Repeating the same people issues at work?
Maybe you keep hiring employees who consistently fail to report to work, do incomplete work, or even become belligerent when you point out their errors.
Perhaps you’ve moved from job to job, only to work for a boss who doesn’t give you clear direction and disparages you in front of your co-workers and clients.
Your unconscious thought patterns may be creating the same obstacles over and over.
As Frederick Lenz put it, “Life is more or less the same wherever you go, because, wherever you go, there you are.”
Every time you look in the mirror, you will see yourself looking back. Wouldn’t it be great if you could see your unconscious thought patterns as easily?
I can’t promise a DISC Assessment will give you a “thought mirror” you can frequently consult to see if you have spinach or lipstick on your brain, but your DISC profile will help you identify some patterns common to people who respond similarly to the assessment questions.
This is effectively the pre-contemplation phase of the Transtheoretical Model (TTM) of behavioral modification that I discuss in my book, DIY Conflict Resolution. It moves us to the contemplation phase, from which we can begin the PARR process: Plan, Act, Revise, and Repeat, until you get the results you want. Are you ready to put up better numbers?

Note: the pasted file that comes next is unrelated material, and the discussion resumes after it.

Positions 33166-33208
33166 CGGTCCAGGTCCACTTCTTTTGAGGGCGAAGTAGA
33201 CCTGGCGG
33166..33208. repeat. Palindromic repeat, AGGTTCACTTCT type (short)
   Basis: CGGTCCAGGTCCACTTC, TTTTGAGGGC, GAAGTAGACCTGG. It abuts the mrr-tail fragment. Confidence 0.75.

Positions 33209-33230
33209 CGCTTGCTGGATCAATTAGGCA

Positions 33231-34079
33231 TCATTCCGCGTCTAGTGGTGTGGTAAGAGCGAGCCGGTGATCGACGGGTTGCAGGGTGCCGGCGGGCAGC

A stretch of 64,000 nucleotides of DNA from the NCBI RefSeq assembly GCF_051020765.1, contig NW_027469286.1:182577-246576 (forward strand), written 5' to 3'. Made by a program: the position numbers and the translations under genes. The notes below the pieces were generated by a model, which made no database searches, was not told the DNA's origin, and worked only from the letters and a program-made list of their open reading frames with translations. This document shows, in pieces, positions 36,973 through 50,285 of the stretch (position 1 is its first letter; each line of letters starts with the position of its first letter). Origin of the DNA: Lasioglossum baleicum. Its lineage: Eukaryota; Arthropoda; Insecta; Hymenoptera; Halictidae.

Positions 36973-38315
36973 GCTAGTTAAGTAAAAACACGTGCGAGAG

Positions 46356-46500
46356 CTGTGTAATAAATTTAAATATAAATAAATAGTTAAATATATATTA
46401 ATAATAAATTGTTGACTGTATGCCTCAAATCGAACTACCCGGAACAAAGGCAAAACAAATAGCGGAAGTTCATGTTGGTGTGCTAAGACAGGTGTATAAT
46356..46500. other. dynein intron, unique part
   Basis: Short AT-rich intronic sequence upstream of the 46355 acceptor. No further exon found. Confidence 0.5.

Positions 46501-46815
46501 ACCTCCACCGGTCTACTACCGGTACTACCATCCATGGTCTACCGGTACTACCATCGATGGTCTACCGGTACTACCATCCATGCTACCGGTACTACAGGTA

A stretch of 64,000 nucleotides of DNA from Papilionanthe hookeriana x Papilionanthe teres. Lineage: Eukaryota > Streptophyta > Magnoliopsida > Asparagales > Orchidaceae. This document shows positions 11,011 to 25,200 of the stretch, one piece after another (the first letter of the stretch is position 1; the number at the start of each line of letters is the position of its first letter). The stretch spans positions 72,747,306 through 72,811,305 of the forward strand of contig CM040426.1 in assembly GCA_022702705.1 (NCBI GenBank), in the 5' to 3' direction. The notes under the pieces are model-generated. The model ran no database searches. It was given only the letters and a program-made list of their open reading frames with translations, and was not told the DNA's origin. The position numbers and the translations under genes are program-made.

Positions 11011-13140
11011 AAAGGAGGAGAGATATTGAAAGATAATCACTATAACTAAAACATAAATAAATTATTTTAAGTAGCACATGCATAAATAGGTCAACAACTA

Don’t give up on YOUR goals because of their behaviors
It might look like all employees and bosses are difficult and that they are “necessary evils” you must endure on your path to success. That’s just your brain responding to a lot of other stimuli, trying to keep you safe and becoming a well-intended helicopter parent that stifles your growth.
So much can change for the better–especially when you can recognize how your personality types and others typically work together.
Your DISC Profile will identify some of your default behaviors under stress, as well as how you think you need to appear for others and how you see yourself. In the review, we will discuss how your primary personality style tends to work well–and conflict–with other personality styles. You’ll discover how to approach and communicate more effectively with people who simply approach tasks, people, and life differently than you do. You’ll learn to address their deepest fears and focus on the details that matter most to them, so you can both work from your strengths.
Are you ready to start enjoying your work again?
Lucky didn’t feel like he deserved his name
He called seeking legal counsel regarding an employee who had unpredictable attendance and inconsistent performance. Through routine review of his business’ surveillance video, Lucky had discovered this employee was playing Internet games in what little time he was at work. Each time Lucky confronted the employee about his responsibilities and poor performance, the employee became hostile and manipulative. Lucky knew he needed to go, but he felt bad about how it would affect the employee’s family. He didn’t realize he was repeatedly hiring employees he didn’t know how to manage. Until he hired two others with similar behaviors.